(Photo by Brian Rothmuller/Icon Sportswire)
We are finally back with this years edition of Patience or Panic. I will be attempting to identify players that you want to ‘panic’ about and try to sell while they still hold at least marginal value, or show patience towards because greener pastures are ahead. Identifying players who are looking like busts based on of where you drafted them can be an incredibly valuable tool. For example, if you were able to recognize Jonathan Villar’s crippling plate discipline early in 2016, you may have been able to sell him and recoup some value rather than being stuck with a player who lost his job half-way through the season. A word of caution- these are particularly tough this early in the season because of just how small the sample sizes are. Yet here we are, and I will try to do my best for all of our wonderful readers.
Luis Castillo – 0 – 2 , 10 IP, 9 ERA, 9 K, 1.6 WHIP
This is not the start of the season that the young-right-hander was looking for. The exciting flamethrower was a community and Pitcher List favorite heading into the season, but through two starts, he has struggled to find a rhythm. So far this season Castillo has lost a little zip on both his four-seam fastball and sinker. Both are down from their averages- his sinker is -0.7 MPH while his FB is -1.4 MPH in 2017. The velocity loss could be a contributing factor to both pitches faring poorly early this season. Hitters have whopping ISO of 0.778 versus Castillo’s sinker (48 thrown) and a 0.444 ISO versus Castillo’s four-seam fastball (107 thrown). Everything is not all doom and gloom for the young Reds starter as he still possesses a changeup that has a ridiculous 42.1 swing-strike rate and a 60.9 O-swing rate. He’s been bitten by a touch of the bad-luck bug earlier in the season, he is running a BABIP of 0.323 which is 0.69 higher than his xBABIP of 0.254. Castillo is not off to the fast start that I was hoping for this season, but I am still not in panic mode. Pitchers can take a bit more time than hitters to adjust to the new season. I will be watching the next few starts with a bit more carefully, with a seed of worry in the back of my head.
Kenley Jansen – 9.00 ERA, 1 SV/1 BS, 1.75 WHIP, 4 K
The usually dominant Dodgers closer has looked anything but that to open this season. Jansen has allowed 4 earned runs through his first 4 innings after allowing just 10 runs during the entire 2017 regular season. Last Monday vs the Diamondbacks, he blew his first save since July of last season, matching his total for 2017. The main concern with Jansen right now is the decrease in his velocity. In his blown save, his famous cutter was averaging only 91.3 MPH, down from his average of 93-94 in past seasons. The velocity returned on Sunday, averaging 93.2 MPH, and so did the results as Jansen struck out the side in his inning of work. The movement of the big right hander’s cutter is a bit shaky as well. Last season his cutter had a zMov of 10.9 or a vertical movement of 10.9 inches. So far in his 4 innings of work in 2o18, his zMov is well below that at 7.8 inches. All-in-all we are looking at 4 innings sample size, but Jansen came with a hefty price tag this season so keep a close eye on his velocity and movement on his next few outings to see if the usually dominant Jansen returns back to his old self.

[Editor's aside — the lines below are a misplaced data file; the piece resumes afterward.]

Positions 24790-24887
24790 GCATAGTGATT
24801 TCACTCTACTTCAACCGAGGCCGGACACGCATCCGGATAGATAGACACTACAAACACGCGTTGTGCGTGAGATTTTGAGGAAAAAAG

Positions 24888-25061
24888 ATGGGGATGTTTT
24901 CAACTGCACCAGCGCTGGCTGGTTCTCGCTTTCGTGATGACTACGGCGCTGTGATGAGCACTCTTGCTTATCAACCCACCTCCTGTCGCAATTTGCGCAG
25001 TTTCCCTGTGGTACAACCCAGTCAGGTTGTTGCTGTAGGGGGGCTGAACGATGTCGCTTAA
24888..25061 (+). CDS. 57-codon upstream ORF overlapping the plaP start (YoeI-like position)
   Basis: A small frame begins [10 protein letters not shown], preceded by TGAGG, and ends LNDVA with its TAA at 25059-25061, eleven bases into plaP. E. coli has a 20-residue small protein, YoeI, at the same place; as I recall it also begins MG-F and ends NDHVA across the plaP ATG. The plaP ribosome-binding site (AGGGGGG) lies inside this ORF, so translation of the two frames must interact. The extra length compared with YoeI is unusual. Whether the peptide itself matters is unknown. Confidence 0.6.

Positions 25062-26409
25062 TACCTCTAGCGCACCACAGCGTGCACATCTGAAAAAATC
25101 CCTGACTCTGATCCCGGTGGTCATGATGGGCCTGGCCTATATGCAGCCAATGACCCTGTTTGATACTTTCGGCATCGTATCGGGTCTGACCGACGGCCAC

Bradley Zimmer – 0.179 AVG, 3 R, 1 HR, 3 RBI, 2 SB
Unlike the other two players we discussed, Bradley Zimmer didn’t cost you a top-100 pick to obtain. Zimmer is off to a slow start this season with just 5 hits in 30 plate appearances and an astronomical K-rate of 46.7. The strikeouts have always been a large problem in Zimmer’s profile and despite the small sample size of the season, the centerfielder is trending in the wrong direction. His O-Swing rate is +6.1 to a well below-average rate of 34, and his Z-swing rate is -10.2 to an ugly 59.5. While it is important to register that these are small sample sizes, plate discipline changes are some of the first stats to stabilize. The lefty is being protected versus left-handed pitchers so far early in his career and seems to fallen into that platoon again this season. Zimmer does provide the power-speed combination that is so enticing, but his 2 stolen bases and his 2-run homer last night are his only real meaningful contributions so far this season. Zimmer feels a lot like the 2018 version of Keon Broxton, but Zimmer has limited Run/RBI opportunities while being stuck in the 8th and 9th position. Overall his stolen bases and meager pop leave him more of a rope to hold onto in Roto/H2H leagues but he should be a cut in most points leagues.